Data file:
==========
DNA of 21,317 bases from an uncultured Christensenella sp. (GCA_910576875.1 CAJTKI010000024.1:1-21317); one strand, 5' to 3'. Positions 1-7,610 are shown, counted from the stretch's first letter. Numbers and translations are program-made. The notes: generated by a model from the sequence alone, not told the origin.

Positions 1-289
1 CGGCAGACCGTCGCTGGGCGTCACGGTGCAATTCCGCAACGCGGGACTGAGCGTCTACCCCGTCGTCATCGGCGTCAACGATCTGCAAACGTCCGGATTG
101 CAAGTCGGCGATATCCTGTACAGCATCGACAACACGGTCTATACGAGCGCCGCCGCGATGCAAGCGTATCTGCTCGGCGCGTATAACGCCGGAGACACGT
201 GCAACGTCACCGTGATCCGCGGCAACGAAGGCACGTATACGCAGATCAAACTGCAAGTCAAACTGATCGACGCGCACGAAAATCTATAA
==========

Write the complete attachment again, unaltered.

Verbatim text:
DNA of 21,317 bases from an uncultured Christensenella sp. (GCA_910576875.1 CAJTKI010000024.1:1-21317); one strand, 5' to 3'. Positions 1-7,610 are shown, counted from the stretch's first letter. Numbers and translations are program-made. The notes: generated by a model from the sequence alone, not told the origin.

Positions 1-289
1 CGGCAGACCGTCGCTGGGCGTCACGGTGCAATTCCGCAACGCGGGACTGAGCGTCTACCCCGTCGTCATCGGCGTCAACGATCTGCAAACGTCCGGATTG
101 CAAGTCGGCGATATCCTGTACAGCATCGACAACACGGTCTATACGAGCGCCGCCGCGATGCAAGCGTATCTGCTCGGCGCGTATAACGCCGGAGACACGT
201 GCAACGTCACCGTGATCCGCGGCAACGAAGGCACGTATACGCAGATCAAACTGCAAGTCAAACTGATCGACGCGCACGAAAATCTATAA